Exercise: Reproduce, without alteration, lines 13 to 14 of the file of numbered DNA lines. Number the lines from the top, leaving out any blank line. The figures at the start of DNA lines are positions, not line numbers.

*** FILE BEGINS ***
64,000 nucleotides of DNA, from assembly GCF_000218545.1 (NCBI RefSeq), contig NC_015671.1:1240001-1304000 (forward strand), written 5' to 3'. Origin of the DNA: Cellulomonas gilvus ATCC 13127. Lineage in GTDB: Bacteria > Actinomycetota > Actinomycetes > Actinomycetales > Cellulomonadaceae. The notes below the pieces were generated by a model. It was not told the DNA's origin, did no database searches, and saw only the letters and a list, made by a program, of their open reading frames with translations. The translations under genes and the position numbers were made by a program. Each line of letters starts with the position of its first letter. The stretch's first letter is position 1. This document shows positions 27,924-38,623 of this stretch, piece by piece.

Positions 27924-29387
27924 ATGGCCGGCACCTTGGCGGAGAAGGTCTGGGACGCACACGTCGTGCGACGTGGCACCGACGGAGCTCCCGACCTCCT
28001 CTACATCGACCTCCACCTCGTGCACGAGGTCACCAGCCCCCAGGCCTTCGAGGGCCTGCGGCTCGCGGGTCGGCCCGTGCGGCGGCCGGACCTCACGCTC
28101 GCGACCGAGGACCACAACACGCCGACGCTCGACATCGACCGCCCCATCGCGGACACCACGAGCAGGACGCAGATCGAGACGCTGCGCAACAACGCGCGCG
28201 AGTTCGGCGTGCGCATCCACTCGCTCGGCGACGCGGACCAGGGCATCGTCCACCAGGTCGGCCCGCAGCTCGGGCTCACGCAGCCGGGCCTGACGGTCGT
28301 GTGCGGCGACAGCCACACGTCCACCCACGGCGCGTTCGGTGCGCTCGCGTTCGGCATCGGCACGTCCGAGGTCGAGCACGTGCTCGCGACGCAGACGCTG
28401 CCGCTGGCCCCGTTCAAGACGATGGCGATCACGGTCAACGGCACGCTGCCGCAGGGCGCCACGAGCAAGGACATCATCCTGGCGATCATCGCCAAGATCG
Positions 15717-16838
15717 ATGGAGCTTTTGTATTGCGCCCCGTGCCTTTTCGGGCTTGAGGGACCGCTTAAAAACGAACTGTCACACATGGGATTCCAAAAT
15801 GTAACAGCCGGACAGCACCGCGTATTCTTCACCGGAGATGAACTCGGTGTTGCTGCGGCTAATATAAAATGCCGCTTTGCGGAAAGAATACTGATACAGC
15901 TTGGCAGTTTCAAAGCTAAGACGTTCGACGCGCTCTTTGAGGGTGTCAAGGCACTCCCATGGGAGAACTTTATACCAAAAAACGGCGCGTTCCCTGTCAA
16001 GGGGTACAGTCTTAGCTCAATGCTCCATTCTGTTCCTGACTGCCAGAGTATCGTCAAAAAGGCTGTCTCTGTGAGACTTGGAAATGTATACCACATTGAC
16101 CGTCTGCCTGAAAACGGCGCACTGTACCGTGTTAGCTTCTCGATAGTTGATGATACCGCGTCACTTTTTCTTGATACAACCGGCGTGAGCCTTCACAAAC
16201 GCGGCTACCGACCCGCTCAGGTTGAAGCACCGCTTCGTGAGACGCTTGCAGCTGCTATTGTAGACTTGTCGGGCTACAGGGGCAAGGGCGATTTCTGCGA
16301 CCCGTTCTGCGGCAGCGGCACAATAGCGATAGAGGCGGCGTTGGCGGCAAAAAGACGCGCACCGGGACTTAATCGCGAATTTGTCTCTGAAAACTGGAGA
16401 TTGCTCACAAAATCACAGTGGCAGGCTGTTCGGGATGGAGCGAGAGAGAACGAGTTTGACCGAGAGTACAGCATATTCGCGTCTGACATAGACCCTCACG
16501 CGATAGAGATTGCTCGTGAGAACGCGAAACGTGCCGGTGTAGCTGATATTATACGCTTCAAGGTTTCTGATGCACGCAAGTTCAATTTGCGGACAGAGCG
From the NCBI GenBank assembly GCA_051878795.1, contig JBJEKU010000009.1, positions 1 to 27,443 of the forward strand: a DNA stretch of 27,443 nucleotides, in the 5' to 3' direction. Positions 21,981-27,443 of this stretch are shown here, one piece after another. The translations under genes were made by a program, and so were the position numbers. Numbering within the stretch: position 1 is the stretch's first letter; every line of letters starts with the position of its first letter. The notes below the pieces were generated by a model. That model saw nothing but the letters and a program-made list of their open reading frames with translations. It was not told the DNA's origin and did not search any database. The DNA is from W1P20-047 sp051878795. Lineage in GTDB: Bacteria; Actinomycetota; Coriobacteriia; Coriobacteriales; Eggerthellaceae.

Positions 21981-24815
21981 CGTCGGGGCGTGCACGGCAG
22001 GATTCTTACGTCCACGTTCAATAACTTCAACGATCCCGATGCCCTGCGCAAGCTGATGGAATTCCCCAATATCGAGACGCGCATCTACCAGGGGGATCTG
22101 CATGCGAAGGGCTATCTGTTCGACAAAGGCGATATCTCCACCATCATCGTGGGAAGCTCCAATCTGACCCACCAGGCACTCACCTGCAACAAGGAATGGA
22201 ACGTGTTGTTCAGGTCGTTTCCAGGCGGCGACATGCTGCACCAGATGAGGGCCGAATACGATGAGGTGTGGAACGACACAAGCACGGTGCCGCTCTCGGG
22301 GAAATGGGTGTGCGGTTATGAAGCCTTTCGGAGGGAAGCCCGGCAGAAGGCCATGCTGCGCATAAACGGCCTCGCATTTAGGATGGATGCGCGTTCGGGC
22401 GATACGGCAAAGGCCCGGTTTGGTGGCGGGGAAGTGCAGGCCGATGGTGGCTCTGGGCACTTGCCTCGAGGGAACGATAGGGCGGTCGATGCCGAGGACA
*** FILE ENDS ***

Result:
16001 GGGGTACAGTCTTAGCTCAATGCTCCATTCTGTTCCTGACTGCCAGAGTATCGTCAAAAAGGCTGTCTCTGTGAGACTTGGAAATGTATACCACATTGAC
16101 CGTCTGCCTGAAAACGGCGCACTGTACCGTGTTAGCTTCTCGATAGTTGATGATACCGCGTCACTTTTTCTTGATACAACCGGCGTGAGCCTTCACAAAC